DVS Sciences, which invented and manufactures an instrument enabling biomarker analysis for scientific research, clinical trials and personalized medicine, has raised $14.6 million in series A financing. This is the largest venture-backed series A equity raised in Canada’s life sciences and medical technology fields in recent years, and is almost twice the average series A funding in the U.S., the company said.
DVS, located in Toronto, has developed CyTOF, a mass cytometer that addresses the need for improvement in the detection and characterization of cancer cells. By allowing a high number of disease markers to be detected at the same time, CyTOF can determine the signature of disease useful in guiding diagnosis and treatment, said Scott Tanner, president of DVS. CyTOF has been shown to analyze 34 biomarkers simultaneously in single human leukemia cells at a rate of 1,000 cells per second, he added.
“Raising venture capital in Canada is a challenge, especially in a life-sciences tools play,” said Tanner. “But the opportunity arose to work with a great group in the space and we were right for their targets.”
Several CyTOF instruments have been sold to a handful of large laboratories in Canada, the U.S. and Asia, but the funding will allow the company to go much further.
“We had tools in the marketplace; we had three customers,” said Tanner. “What we needed then was money to allow us to build our manufacturing facility and build a global sales force. This financing is the first step in our transformation from a research-based entity to a commercial company.”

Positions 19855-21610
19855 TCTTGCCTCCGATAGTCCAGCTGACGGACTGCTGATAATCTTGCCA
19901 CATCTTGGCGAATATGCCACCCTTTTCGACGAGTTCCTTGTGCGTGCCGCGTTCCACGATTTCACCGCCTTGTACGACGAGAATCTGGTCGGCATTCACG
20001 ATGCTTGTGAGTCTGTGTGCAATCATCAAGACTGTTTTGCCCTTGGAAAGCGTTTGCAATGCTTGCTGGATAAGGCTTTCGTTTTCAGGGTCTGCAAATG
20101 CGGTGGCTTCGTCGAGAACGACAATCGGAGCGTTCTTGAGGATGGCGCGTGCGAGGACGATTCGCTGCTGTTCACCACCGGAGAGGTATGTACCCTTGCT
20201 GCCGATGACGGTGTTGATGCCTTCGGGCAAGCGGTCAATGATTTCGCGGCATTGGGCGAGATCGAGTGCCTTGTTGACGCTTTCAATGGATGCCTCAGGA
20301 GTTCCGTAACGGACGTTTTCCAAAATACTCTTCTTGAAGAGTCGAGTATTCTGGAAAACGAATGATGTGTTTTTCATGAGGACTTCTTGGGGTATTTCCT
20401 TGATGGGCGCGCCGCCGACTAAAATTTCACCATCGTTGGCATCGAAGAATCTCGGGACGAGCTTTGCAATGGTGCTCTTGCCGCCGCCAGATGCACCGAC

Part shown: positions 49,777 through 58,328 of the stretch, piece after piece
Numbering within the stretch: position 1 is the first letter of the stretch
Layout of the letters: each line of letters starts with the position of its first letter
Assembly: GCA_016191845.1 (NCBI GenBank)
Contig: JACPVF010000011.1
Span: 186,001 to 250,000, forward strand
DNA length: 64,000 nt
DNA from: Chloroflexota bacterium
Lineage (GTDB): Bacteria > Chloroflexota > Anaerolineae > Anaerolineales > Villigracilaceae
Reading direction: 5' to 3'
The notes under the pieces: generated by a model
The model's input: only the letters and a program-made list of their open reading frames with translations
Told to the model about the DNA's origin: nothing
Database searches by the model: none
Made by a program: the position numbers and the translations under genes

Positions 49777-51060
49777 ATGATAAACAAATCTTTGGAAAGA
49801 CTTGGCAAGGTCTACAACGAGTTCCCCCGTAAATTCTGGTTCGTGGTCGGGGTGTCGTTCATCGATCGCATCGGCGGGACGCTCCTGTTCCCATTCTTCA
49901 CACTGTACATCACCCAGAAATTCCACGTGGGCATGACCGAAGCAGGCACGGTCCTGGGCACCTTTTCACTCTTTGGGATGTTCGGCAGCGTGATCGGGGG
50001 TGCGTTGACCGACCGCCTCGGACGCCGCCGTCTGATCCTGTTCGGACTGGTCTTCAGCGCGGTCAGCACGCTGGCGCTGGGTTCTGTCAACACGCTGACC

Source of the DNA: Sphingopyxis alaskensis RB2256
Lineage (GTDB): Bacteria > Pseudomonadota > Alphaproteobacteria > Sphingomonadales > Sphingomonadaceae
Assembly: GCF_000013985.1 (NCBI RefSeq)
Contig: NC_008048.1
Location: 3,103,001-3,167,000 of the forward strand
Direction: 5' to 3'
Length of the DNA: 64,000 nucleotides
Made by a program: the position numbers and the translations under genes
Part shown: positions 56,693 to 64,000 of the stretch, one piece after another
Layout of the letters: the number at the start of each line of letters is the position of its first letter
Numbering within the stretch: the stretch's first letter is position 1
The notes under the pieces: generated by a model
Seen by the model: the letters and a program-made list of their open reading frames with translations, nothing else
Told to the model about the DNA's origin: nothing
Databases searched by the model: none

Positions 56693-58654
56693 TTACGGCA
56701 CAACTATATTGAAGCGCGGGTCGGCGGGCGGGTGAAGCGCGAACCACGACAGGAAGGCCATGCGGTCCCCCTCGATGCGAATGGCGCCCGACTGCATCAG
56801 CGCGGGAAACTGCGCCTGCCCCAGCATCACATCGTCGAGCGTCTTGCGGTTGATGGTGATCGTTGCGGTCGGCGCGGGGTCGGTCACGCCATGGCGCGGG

DVS’ corporate headquarters are in Sunnyvale, but only five of its employees are based there. The remaining 24 are in Toronto. By year’s end, Tanner said he expects to have a work force of about 45, and next year he hopes to open a facility in Europe.
DVS is the recipient of significant investments from the University of Toronto, Genome Canada and the Ontario Genome Institute. The company is a spinoff from the University of Toronto and was an early recipient of seed funding from the Ontario Institute for Cancer Research (OICR), an independent, not-for-profit corporation established by the government of Ontario in 2005. OICR spun out two new biotech companies in May and has attracted solid venture capital and other investors to the technologies it has nurtured.
Tanner credits OICR in helping DVS come as far as it has. “They invested in the company so we could get to the next level, allowing us to put products in the market, and they offered us strong business mentorship, connecting me with people in the space and going with me to VC meetings, then offering constructive criticism. It was a huge amount of support.”
“DVS Sciences is a perfect example of our mission to generate faster translation of scientific research into cancer patient care, while supporting Ontario-based healthcare companies in a challenging economic environment,” Frank Stonebanks, OICR’s chief commercial officer, said in a press release.
OICR supports more than 1,400 investigators, clinician scientists, research staff and trainees located at its headquarters and in research institutes and academia in Ontario. It has research efforts underway in small molecules, biologics, stem cells, imaging, genomics, informatics and bio-computing, from early-stage research to phase II clinical trials.